Day Two within the French Capital: Chic Paris Itinerary

Whereas the first day in Paris involved waking before the crack of dawn (literally) to be able to begin to see the sunrise over Paris, day two of the three-day itinerary will allow you a little rest before going out to look for your day. Day two is about wandering around the chicest areas of the city to see where all of the writers and artists would hang out in the 20th-century…

Spend the morning Exploring Saint-Germain-des-Prés

Paris’ Chicest neighbourhood is the place to go should you fancy going to the shops and splashing out on a wearable souvenir. Additionally, it happens to be probably the most picturesque neighbourhoods in the city for taking photos. And thus, if you’re seeking to capture several photos with no individuals them, the earlier you go out, the greater!

Saint Germain comprises of the 6th district of the city and concentrates on a church of the identical name, the former Abbey of Saint-Germain-des-Prés. Popular features of this district include armloads of quaint coffee shops, many luxury hotels, countless antique stores and also the church of Saint Sulpice (which was featured in the Da Vinci Code).

Enjoy a light bite (or refreshments) at Café de Flore

While within the 6th arrondissement, be sure to visit a minumum of one historic coffee shop. My personal recommendation? Café de Flore. Company, while this bistro and restaurant is a little on the pricier aspect, wander in at a moment and you can be prepared to be greeted with exceptional service along with a mouth-watering wine list.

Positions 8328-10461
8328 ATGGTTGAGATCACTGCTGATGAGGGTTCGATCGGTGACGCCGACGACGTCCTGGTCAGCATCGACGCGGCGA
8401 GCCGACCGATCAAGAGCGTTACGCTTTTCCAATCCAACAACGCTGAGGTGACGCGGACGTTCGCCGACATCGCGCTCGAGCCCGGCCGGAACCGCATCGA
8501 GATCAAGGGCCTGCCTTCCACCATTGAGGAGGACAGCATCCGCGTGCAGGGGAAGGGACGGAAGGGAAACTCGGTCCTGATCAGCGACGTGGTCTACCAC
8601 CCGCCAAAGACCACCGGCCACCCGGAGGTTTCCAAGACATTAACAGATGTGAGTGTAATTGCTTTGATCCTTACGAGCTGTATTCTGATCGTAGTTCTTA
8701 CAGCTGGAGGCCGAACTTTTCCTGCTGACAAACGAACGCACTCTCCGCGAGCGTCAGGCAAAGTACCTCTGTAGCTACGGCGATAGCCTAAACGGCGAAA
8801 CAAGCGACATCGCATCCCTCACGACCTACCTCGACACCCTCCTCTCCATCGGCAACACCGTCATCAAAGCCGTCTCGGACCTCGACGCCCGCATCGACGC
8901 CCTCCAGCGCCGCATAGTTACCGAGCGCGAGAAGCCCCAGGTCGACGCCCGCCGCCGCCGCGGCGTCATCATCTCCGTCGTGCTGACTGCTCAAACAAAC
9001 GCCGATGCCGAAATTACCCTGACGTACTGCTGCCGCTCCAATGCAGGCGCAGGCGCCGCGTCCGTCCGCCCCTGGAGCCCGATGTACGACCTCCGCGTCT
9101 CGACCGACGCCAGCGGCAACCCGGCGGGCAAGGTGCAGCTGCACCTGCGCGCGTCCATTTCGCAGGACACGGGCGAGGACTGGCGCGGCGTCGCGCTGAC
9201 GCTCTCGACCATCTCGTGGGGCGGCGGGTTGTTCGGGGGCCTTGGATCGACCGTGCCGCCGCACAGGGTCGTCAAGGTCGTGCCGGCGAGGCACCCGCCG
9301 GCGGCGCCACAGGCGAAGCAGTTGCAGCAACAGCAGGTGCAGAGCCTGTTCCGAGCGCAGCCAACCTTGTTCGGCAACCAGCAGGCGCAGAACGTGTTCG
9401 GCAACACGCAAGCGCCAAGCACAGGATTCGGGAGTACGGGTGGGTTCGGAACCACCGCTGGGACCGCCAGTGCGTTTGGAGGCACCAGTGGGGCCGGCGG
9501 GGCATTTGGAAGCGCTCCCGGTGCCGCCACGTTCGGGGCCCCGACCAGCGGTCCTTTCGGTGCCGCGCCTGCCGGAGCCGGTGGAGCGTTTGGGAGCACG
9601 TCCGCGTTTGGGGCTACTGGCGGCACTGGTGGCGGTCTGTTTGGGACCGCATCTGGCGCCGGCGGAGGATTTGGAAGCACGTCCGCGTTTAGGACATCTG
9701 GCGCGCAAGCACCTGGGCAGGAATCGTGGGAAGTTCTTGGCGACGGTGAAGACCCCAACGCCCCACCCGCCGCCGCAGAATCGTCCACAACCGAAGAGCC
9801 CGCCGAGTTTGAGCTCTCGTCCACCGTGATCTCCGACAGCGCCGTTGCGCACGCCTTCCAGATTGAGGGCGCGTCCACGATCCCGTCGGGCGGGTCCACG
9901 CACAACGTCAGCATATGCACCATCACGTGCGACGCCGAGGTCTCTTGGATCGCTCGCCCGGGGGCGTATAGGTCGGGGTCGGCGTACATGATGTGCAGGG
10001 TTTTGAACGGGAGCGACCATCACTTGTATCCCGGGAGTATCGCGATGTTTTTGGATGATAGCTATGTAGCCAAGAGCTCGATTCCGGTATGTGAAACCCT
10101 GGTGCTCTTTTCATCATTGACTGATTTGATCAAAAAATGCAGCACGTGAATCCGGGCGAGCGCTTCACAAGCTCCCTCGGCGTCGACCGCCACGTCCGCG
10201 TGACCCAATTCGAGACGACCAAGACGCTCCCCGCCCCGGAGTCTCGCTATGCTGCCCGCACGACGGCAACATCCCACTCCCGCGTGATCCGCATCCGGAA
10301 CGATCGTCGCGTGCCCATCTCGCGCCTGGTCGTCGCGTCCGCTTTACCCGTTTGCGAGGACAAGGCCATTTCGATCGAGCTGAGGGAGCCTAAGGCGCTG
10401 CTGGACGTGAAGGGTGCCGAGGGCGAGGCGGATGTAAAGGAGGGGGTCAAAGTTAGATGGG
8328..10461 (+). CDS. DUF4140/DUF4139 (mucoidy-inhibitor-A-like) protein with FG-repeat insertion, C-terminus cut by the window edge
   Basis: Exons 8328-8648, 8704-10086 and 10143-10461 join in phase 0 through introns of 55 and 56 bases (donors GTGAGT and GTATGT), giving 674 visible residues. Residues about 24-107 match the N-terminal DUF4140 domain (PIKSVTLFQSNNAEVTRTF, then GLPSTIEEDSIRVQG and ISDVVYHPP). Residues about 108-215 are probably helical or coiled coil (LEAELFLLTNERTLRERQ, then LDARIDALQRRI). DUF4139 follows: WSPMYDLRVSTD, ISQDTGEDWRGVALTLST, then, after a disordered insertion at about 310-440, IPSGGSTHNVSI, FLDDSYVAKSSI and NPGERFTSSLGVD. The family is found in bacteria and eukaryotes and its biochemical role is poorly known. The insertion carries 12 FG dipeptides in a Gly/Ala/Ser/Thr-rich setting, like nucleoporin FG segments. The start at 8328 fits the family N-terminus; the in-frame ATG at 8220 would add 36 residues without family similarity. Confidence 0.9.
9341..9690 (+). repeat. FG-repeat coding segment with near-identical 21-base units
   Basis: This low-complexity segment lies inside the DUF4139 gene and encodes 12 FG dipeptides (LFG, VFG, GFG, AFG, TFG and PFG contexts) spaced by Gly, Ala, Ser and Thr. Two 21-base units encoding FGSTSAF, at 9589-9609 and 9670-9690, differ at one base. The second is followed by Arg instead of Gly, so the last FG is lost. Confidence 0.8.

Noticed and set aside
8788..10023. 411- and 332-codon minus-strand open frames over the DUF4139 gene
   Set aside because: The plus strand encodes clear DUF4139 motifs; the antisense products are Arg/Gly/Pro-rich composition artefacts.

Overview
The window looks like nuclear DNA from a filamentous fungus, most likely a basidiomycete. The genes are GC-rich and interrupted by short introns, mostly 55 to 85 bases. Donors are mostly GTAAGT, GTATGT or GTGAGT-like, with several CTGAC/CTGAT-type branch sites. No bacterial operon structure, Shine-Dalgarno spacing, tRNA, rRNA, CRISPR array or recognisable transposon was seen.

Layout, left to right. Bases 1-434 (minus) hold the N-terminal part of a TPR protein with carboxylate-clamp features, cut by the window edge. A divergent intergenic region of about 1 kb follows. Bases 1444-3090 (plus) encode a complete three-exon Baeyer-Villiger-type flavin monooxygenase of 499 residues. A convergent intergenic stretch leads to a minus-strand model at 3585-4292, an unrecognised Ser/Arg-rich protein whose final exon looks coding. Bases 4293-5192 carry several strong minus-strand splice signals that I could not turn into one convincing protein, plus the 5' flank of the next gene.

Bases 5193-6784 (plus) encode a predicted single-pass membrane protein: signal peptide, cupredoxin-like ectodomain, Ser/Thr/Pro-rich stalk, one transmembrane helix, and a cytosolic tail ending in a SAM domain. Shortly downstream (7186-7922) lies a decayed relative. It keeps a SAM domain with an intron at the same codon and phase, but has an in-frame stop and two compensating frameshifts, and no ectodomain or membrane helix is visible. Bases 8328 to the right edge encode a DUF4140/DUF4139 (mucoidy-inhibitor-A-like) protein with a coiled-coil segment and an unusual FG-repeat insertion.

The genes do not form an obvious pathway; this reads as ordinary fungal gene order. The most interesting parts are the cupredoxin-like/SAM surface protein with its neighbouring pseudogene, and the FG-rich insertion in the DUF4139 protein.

First opened in the 1880s during the Third Republic, Café de Flore is definitely one of the oldest coffeehouses in the French capital and it has since become an institution of the city in its own right. As such, through the years it has gained this type of reputation that it continues to be frequented by many a famous person, including Jean-Paul Sartre, Simone de Beauvoir, and Albert Camus.

Spend early afternoon ascending the Panthéon

You can’t visit Paris and never browse the city from above at least one time (or twice!)… The Paris Panthéon has everything you want from a Parisian attraction: culture, history and an entire lotta beautiful architecture. It’s the ultimate resting place of great French patriots for example Marie Curie and Voltaire.

Most days, you will find guided tours up the dome of the Panthéon where one can spy 360-degree views from the city from above. Other highlights of the Paris Pantheon include the Fouque pendulum, as well as many murals and frescoes depicting Paris’ patron Saint, Saint Genevieve. After all, the mausoleum was once a church dedicated to the Saint.

Nearby, go to the small church tucked away behind the Panthéon (those of Saint 'Etienne du Mont) and you’ll soon uncover the last surviving rood screen in a Parisian church. Other treasures important to note are a few fantastic stained glass windows in the back rooms cheap a gilt gold and glass coffin within an often overlooked chapel actually houses the relics of Saint Genevieve herself.

Spend a special afternoon going for a excursion to Versailles